The Department of Transportation is working on changes in rail regulations that could save the industry more than $1 billion over the next two decades.
Transportation Secretary Ray LaHood said in his Fastlane blog that limits in implementing automated collision avoidance systems, known as positive train control, could save $225 million to $400 million in installation costs, and up to $1 billion over 20 years counting maintenance.
LaHood made the comments as the White House unveiled an administration-wide, updated list of regulation cuts it is targeting to lower costs on industry, ending outmoded rules or reconsidering regulations that are yet to be applied.
For railroads, the biggest single benefits would come from curbing the scope of initial regulations on PTC issued by Federal Railroad Administration, something the agency was considering after the railroad industry challenged its rule in court.
“The FRA has examined this rule and decided that revisions could be proposed that would significantly reduce industry burdens without adversely affecting rail safety,” LaHood said.
Edward R. Hamberger, president and CEO of the Association of American Railroads, said, “We are pleased to see the administration continues to move forward with its review of federal regulations that stymie U.S. economic recovery and future growth.”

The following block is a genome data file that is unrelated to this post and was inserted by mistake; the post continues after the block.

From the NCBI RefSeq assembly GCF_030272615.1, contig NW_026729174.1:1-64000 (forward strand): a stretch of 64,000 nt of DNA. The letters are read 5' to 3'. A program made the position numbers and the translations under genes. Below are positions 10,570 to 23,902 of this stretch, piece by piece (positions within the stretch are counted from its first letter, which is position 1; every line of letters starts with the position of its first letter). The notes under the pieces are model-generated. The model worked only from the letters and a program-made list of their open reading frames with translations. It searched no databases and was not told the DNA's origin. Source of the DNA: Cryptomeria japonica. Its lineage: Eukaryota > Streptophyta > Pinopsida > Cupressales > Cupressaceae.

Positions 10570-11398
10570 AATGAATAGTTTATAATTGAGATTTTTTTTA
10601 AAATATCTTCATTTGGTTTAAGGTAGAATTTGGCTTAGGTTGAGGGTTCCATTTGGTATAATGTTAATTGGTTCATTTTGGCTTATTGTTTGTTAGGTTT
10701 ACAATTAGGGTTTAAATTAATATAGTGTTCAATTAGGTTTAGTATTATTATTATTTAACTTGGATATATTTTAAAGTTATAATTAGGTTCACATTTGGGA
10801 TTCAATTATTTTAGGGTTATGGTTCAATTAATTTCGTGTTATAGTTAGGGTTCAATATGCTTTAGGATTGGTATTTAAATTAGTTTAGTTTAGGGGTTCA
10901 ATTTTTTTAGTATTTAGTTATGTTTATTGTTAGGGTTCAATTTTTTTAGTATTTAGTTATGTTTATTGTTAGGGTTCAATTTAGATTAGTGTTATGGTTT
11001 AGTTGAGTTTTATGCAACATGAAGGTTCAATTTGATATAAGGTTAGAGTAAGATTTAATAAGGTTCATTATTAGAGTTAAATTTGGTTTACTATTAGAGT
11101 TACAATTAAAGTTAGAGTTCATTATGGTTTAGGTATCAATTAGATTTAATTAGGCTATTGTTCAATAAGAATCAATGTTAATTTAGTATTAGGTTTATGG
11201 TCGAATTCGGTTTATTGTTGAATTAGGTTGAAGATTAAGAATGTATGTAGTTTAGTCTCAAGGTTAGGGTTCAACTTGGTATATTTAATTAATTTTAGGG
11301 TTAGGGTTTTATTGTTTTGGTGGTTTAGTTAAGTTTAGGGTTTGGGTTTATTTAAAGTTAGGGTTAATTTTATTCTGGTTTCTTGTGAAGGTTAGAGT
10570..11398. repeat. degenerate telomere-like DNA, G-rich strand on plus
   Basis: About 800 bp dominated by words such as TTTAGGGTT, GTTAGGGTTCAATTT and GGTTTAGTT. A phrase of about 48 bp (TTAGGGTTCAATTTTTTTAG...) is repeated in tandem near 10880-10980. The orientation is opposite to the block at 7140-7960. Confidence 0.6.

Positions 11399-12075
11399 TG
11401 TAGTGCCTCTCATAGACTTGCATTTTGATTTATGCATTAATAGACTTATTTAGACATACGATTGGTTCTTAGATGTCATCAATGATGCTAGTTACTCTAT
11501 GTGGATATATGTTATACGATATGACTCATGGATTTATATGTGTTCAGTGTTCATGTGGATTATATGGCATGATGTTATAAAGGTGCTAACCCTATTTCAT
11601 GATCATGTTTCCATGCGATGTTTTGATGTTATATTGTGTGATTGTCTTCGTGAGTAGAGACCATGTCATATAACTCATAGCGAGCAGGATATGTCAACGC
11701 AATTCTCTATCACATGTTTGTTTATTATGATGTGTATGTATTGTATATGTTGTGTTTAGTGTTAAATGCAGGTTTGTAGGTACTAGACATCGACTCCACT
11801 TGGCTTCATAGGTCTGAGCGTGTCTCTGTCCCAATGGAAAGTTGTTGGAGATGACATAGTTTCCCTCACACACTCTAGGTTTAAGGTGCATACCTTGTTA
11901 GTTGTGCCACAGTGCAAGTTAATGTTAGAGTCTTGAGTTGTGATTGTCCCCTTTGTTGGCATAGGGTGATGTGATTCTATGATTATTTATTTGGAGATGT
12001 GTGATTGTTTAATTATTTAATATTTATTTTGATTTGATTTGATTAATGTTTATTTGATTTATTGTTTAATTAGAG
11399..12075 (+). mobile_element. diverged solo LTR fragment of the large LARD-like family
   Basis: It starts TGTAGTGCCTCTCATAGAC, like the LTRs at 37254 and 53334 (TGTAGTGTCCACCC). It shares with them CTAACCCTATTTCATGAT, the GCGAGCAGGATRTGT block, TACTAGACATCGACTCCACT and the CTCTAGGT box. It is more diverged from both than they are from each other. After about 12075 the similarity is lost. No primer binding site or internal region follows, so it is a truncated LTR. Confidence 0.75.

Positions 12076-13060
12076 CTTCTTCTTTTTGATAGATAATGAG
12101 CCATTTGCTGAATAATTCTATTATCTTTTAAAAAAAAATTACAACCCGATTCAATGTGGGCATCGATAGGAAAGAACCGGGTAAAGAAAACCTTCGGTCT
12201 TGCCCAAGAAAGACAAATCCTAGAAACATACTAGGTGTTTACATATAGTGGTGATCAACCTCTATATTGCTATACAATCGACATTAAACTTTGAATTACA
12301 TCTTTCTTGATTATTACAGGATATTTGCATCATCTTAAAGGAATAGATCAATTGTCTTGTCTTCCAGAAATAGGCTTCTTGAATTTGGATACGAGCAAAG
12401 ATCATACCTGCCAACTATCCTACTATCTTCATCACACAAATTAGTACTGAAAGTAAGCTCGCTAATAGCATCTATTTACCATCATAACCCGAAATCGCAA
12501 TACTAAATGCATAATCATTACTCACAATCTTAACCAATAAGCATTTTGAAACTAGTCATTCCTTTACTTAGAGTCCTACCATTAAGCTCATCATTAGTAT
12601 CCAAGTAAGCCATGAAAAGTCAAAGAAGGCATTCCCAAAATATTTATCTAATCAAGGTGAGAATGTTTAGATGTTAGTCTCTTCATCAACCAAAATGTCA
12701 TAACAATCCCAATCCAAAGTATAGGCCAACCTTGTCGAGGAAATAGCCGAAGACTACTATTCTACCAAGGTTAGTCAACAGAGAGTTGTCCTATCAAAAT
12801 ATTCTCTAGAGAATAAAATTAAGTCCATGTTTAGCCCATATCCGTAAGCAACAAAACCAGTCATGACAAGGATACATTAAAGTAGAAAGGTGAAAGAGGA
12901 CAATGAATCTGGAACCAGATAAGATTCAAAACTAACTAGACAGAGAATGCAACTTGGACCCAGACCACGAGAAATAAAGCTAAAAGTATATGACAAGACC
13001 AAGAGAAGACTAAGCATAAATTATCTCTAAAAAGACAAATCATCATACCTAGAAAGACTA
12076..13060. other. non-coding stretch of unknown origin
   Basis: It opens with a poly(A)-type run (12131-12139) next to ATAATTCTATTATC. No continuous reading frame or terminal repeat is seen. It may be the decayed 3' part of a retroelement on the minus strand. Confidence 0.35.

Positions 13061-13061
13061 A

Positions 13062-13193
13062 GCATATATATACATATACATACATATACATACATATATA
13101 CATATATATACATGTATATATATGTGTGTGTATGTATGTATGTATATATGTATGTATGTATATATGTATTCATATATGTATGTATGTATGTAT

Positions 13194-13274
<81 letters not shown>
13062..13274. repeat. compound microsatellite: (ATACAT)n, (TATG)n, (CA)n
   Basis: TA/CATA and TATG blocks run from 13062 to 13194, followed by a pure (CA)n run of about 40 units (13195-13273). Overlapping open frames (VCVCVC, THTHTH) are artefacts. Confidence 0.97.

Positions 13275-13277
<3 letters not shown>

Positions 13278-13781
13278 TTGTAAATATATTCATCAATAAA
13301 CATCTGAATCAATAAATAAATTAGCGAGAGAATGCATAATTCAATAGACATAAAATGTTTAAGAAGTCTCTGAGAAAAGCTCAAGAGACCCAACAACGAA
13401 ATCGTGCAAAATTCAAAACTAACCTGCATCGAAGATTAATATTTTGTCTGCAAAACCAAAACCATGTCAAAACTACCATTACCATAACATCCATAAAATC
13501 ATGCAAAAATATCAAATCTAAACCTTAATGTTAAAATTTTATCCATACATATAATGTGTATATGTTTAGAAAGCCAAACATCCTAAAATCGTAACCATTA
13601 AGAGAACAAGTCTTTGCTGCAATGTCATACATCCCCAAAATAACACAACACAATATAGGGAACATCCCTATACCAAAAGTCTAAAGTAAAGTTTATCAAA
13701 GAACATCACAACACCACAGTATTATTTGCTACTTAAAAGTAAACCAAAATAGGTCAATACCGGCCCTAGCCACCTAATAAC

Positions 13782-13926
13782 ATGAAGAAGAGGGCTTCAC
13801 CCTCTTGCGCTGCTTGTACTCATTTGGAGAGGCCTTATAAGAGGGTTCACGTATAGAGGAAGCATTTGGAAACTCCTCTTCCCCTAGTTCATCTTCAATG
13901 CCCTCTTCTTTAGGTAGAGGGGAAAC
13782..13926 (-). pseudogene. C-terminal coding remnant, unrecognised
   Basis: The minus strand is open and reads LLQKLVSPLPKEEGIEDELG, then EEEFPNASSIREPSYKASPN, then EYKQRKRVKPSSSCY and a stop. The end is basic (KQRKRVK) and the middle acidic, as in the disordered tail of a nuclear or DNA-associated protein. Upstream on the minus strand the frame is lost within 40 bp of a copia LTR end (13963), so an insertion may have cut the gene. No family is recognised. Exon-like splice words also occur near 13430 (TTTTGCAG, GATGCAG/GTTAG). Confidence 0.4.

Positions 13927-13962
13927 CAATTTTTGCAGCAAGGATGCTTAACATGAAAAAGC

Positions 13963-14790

He said the AAR in March 2010 filed suit to challenge some aspects of the PTC regulations, and earlier this year, the parties asked the court to put the suit on hold while the FRA agreed to undertake a review of its rule.
The FRA would have required the costly equipment to be installed based on 2008 traffic, and what the industry says would be an extra 10,000 miles of track for certain hazardous materials loads that would no longer be hauling those cargoes by the Dec. 31, 2015, deadline.
Separately, the FRA is considering whether to double the required interval for locomotive inspections to 184 days from the current 92 days. The industry said this could save $42 million a year in lost locomotive time and another $18 million in shop labor cost.